FICO Score and Vantage score can seem confusing at first, but once you get the hang of them, it’s pretty easy to get your credit scores on the right path. Before we begin to compare Fico and Vantage, you might be wondering what Vantage scores are. I’ll address this question over the next few topics.
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What is a FICO Score?
A FICO score is a score that measures your likelihood to pay back a loan. It is used by 80% of lenders in the United States to review and approve credit applications. FICO scores range between 300 and 850. The higher the score, the more likely you are to receive competitive interest rates, however, approval lies specifically with a lender. The lower your credit score can mean that your scores reflect late payments, bankruptcies, collections, or other derogatory history.
How are FICO Scores Calculated?
FICO scores are calculated by the following aspects of your credit history.
See image graph above.
- 35% Payment History
- 30% Amount of Debt
- 15% Length of Credit History
- 10% New Credit
- 10% Credit Mixture of Accounts
How can I get my FICO Score?
This is a commonly confused question. FICO scores can range in value between the three main credit bureaus Experian, Equifax, and TransUnion. TransUnion, however, uses VantageScores as the credit scoring method and not FICO. You can, however, receive your free credit report ( which impacts your score) at annualcreditreport.com. I also recommend using myFICO as a way to find and track an accurate depiction of your credit score. Check out myFICO here.
What is a VantageScore?
Vantagescores is an alternative method to scoring credit history. I like to explain this as different kinds of teachers who teach the same subject. The content may be the same, but because the teachers are different and the teach differently, the scoring methods will be unique to the teachers. Here is the information on how VantageScores are calculated.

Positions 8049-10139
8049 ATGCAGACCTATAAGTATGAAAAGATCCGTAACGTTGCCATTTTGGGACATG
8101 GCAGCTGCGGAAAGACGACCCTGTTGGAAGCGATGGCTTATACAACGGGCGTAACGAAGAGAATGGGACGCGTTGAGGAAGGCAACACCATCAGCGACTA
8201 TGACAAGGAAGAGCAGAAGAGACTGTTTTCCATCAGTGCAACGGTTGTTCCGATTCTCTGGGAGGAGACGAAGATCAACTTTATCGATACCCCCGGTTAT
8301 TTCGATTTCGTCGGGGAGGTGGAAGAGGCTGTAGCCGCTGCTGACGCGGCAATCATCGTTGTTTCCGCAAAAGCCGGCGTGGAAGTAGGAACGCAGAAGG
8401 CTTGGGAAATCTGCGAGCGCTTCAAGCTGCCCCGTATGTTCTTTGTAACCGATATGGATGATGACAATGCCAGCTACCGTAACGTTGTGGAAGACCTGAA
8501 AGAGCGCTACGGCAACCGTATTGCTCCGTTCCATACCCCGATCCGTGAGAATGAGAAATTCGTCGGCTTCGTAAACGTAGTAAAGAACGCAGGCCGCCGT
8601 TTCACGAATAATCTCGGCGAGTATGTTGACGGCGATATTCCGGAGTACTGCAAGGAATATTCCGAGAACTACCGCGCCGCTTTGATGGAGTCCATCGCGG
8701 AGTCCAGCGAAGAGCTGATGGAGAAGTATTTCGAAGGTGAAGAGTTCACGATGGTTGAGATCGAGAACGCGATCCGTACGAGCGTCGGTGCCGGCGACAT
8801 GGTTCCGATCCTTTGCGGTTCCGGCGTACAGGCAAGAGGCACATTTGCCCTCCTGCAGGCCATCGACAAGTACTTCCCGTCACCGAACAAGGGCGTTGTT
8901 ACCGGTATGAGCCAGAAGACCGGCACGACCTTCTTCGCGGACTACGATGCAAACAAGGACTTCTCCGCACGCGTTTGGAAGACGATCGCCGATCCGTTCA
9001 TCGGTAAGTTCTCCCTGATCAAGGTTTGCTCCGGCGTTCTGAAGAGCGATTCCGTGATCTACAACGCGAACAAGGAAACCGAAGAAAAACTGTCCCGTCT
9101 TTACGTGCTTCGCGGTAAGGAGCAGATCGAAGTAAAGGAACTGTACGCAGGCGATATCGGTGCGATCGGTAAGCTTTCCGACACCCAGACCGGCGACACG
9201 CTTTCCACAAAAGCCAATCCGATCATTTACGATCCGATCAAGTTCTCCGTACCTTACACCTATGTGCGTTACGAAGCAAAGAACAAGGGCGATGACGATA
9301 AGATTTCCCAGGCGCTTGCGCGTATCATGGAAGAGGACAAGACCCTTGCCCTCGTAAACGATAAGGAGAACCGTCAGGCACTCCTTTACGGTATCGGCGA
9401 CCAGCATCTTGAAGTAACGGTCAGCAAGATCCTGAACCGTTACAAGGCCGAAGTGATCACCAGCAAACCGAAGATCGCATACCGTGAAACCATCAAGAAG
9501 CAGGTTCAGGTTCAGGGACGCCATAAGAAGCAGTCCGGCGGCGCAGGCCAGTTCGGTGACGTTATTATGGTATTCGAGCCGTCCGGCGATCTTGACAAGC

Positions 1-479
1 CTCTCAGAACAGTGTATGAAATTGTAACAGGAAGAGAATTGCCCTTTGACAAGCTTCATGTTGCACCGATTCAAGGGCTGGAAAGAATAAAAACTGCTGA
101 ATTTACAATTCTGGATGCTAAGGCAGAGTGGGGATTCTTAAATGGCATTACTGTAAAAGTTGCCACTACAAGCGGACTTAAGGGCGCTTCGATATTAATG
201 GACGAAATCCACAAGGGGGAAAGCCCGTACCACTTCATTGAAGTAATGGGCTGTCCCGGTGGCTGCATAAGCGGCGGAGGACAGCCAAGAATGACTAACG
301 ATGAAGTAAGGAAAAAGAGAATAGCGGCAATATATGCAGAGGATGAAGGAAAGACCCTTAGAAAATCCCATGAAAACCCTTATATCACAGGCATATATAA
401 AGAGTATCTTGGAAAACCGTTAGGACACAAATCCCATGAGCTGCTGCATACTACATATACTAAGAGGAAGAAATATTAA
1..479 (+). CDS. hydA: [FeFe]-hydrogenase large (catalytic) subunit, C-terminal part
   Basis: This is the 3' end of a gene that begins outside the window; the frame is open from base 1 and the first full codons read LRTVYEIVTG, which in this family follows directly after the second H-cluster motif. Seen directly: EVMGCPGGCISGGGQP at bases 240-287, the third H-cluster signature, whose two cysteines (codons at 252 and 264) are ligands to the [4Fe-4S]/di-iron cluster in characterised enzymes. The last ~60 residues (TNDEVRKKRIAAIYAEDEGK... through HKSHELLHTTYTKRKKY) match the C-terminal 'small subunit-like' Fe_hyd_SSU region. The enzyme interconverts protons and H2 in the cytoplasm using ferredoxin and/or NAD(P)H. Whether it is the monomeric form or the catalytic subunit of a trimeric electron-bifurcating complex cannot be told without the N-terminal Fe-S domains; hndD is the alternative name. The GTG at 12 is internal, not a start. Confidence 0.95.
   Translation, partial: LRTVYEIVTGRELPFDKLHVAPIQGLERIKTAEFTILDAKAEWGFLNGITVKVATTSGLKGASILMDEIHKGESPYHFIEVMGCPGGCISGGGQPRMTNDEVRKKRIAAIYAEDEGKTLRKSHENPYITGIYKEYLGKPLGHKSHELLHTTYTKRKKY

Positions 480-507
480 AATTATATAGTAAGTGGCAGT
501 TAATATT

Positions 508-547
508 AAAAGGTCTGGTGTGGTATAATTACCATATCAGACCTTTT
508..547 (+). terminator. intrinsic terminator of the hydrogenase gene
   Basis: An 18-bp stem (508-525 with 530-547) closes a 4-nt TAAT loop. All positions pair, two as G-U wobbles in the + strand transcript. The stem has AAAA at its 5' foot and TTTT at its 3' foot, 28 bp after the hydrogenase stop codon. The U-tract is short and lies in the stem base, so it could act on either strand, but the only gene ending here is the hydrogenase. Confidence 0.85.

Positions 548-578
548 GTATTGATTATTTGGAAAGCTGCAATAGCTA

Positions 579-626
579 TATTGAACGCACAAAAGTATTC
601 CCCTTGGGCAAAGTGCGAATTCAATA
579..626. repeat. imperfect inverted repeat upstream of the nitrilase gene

- 41% Repayment History
- 20% Credit Age and Mixture of Accounts
- 20% Credit Utilization
- 11% New Credit
- 6% Credit Balance
- 2% Available Credit
Who Uses VantageScore?
People often see the differences between when they review their score online and when their credit is pulled by a lender and ask why there is a difference. While there are several differences in why the scores can vary, one reason may be that your credit profile online utilized VantageScore and not FICO scores. Credit Karma, Quizzle, Lending Tree, Nerdwallet, myBankrate, and CreditWise just to name a few.
Related article:14 Crazy Things You Must Know About A Credit Bureau
What are the differences between FICO and Vantage?
One of the biggest differences between the calculation percentages is that VantageScore 4.0 uses something called trended data. Basically, trended data takes a snapshot of a consumer’s credit behavior over a period of 3 -24 months to see how a person has handled their credit to make an assessment of how a person would use credit in the future. FICO scores do not use trended data.
While both scoring models are different in the way that they calculate a credit score, much of the “meat and potatoes” are still the same.
Repayment history is the largest contributor to a person’s credit score.
What can I do to improve my score?
Improving your credit score is the path to your financial future.
Consider using an accurate depiction of your credit using myfico.
Although there is no formula for getting your score to be a specific value, there are several ways to improving your credit score over time.
Here are my suggestions to improve your credit scores.
- Pay your credit balances on time, every time.
- Keep your credit balances low, ideally under 30%. For example if your credit limit was $1,000, you would want to maintain a balance of only $300. I suggest paying off your credit cards each month in full to avoid paying interest charges which will save you money in the long-run.
- Avoid opening several credit cards at one time. Many people find that having several credit cards might help them avoid fees, but instead,multiple credit cards can increase balances, extra fees, and can potentially lead to missing a payment if you aren’t careful. Not to mention that opening credit cards over a short period of time may decrease your credit score.
- Have a good mixture of accounts. That means that having a mortgage loan, credit card, or another credit line open will help show creditors or lenders that you are responsible for different kinds of credit.
- Keep accounts open for longer. Some people close accounts quickly in an effort to increase their score, however, if you have made on-time payments over a short period of time, closing an account may actually not have the positive impact you hoped it would have. Having open accounts in which you pay on-time will help to improve your score over a long period of time.